The U.S. General Services Administration (GSA) is committed to creating a more sustainable government. GSA recently completed a five-year research project that looked at how to reduce operating costs and carbon emissions as well as improve energy and water performance in the federal government’s green buildings. The report, “Living in a High-Performance Building: The Story of EPA’s Region 8 Headquarters,” has details on one of the most extensively studied federal buildings in the country — the regional headquarters of the Environmental Protection Agency in downtown Denver, Colorado.
Academics, scientists, and private sector experts, worked together to assess the Wynkoop Building’s water performance, data center energy use, under-floor air distribution effectiveness, daylight effectiveness, thermal comfort air quality, occupant experience, workplace functionality, and green roof applications for the Denver climate. The study reveals how technologies and approaches are working at different stages of the building life cycle. Serving as research learning laboratories, the evaluation of these federal facilities helps to advance the understanding of high performance green buildings.
For example, energy analysis showed that desktop equipment contributed significantly to building energy use. An experiment on different ways to reduce desktop energy showed that the most effective method was to automatically shut down computers and other equipment when they were not being used. This method was more effective than an information campaign urging workers to turn off devices or a competition among workers who received feedback on their group’s performance compared to other groups.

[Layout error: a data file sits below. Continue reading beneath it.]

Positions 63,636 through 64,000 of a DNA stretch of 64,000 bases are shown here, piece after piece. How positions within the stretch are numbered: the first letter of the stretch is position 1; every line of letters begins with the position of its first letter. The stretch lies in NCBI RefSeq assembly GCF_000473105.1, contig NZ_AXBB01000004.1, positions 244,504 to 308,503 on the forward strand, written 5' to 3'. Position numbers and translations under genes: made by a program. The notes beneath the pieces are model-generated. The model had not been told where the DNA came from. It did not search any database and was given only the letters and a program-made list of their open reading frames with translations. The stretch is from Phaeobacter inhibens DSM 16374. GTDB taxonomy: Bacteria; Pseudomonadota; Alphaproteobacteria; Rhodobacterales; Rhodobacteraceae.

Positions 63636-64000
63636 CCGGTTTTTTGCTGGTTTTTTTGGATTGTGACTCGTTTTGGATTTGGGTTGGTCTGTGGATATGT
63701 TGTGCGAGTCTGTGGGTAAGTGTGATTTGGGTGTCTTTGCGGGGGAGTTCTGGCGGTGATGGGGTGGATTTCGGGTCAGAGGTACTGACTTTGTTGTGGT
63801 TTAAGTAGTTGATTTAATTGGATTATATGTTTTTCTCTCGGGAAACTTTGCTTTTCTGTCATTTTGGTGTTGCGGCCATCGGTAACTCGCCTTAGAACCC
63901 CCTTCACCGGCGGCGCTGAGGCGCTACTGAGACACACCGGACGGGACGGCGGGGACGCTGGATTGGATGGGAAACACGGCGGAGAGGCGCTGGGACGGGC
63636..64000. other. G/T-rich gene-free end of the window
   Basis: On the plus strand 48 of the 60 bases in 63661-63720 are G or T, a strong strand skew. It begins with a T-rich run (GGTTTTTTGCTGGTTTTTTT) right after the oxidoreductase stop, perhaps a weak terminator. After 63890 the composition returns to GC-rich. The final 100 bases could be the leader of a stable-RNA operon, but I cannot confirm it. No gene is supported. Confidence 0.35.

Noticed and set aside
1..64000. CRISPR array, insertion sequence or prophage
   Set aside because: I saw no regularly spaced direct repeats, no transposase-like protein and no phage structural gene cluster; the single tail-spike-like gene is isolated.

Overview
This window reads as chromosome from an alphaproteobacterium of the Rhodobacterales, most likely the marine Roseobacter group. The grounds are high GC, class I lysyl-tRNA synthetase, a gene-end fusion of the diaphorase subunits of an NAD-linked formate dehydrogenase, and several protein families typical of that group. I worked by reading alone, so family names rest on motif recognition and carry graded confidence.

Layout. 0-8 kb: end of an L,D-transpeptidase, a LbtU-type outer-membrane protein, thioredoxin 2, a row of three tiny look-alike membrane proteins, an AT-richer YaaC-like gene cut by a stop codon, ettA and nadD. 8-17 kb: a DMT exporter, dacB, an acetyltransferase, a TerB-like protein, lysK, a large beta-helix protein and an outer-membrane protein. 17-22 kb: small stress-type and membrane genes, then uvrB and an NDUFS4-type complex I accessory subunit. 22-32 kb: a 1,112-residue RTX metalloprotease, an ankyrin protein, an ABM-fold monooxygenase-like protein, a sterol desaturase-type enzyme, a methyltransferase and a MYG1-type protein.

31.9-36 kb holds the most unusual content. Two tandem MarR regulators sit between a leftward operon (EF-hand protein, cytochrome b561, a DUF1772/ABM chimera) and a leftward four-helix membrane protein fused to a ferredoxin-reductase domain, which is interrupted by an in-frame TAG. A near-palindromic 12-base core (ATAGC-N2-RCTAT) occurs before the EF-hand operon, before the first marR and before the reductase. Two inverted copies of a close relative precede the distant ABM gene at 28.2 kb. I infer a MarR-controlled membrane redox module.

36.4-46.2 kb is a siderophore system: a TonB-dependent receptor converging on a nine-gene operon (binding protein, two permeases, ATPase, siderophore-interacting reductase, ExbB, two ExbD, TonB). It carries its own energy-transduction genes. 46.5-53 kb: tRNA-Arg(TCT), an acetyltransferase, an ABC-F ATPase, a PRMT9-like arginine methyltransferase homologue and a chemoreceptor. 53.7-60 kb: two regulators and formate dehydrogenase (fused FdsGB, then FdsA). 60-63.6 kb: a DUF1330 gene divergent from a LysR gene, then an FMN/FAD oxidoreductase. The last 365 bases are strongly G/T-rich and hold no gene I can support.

Operating costs for the building are 43 percent below the industry baseline and carbon emissions 50 percent below industry baseline. The building features the first planted roof in the City of Denver, which is just one of its many green features. Solar panels, elevators that generate power, a daylit atrium wth an innovative technology to reflect light into the building interior,window shades that vary depending upon the building orientation, underfloor air distribution, recycled materials, and restrooms that use less water all contribute to the building’s overall performance. However, the study also found that occupants’ behavior is just as important to performance as the technology and construction materials. People can improve the building’s performance by operating the shades effectively, turning the lights off, and powering down electronics when they are not being used.
The building was designed and constructed through a design-build public-private partnership to be as sustainable as technology and budget permit, incorporating sustainability elements developed jointly by GSA, as the government lessor, and EPA, as the tenant agency.
For more information on “Living in a High-Performance Building: The Story of EPA’s Region 8 Headquarters,” click here.